BERLIN (Reuters) - A German restaurant operator has run into trouble with local tax authorities because he makes larger-than-average schnitzels — or veal cutlets — for his customers in a working class section of Saxony.
Gerhard Kaltscheuer said his giant schnitzels are popular in the town of Hammerbruecke and he sells about 70 dishes per day. He said tax officials told him they believe he sells 200 portions daily based on the amount of raw material he purchases.
“If I served the customers smaller portions at the normal price like that, I wouldn’t have any customers because that wouldn’t fill them up,” Kaltscheuer told Reuters. He said he makes his portions large because his customers are laborers.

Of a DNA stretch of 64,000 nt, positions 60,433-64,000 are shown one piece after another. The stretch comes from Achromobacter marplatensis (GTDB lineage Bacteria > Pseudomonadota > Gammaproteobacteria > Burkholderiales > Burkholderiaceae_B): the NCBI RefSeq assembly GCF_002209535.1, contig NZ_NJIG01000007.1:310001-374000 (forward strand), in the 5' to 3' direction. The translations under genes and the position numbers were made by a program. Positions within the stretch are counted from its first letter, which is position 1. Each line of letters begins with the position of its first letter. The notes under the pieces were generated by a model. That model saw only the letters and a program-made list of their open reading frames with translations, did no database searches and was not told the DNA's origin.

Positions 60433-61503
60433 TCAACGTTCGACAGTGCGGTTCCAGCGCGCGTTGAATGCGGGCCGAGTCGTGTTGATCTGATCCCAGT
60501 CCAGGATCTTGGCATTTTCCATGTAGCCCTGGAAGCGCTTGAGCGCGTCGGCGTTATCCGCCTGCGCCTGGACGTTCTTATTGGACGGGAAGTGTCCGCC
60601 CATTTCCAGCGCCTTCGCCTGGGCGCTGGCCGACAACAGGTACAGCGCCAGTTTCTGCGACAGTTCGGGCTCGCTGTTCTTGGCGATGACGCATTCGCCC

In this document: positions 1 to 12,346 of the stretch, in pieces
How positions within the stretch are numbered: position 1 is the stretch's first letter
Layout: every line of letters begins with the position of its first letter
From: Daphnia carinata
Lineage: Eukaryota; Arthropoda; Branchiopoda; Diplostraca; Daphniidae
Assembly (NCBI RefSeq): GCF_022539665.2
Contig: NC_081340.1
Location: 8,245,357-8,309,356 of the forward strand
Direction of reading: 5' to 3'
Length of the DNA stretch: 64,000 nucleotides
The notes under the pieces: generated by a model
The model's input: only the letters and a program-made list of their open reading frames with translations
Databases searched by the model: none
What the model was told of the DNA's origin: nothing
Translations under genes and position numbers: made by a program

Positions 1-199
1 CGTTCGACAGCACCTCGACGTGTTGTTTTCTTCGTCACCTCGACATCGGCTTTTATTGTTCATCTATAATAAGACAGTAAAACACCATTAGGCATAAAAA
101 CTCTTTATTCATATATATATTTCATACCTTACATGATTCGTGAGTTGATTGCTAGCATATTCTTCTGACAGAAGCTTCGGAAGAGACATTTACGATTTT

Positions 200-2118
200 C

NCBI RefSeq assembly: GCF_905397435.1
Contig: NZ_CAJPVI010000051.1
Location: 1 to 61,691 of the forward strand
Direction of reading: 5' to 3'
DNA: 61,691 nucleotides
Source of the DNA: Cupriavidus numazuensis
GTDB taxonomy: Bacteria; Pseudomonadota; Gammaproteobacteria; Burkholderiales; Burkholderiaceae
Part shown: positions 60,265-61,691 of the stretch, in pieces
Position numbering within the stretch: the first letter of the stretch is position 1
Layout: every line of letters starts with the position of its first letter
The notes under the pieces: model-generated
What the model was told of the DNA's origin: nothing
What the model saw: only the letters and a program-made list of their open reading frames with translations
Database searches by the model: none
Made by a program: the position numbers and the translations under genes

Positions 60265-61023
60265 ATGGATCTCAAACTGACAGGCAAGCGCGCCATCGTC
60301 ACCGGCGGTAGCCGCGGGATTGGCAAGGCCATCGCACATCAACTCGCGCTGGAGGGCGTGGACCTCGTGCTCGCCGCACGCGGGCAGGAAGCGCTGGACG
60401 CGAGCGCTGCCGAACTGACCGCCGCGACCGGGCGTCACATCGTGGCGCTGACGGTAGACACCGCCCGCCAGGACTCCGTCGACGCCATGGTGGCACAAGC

Kaltscheuer said he is protesting a demand from the tax authorities to pay more tax based on a higher number of food sales. His story has been reported widely in the German media and there was a rally on his behalf on Monday.
A spokesman for the tax office, asked about Kaltscheuer’s case, said that he was not able to discuss it.
Writing by Michelle Martin; editing by Paul Casciato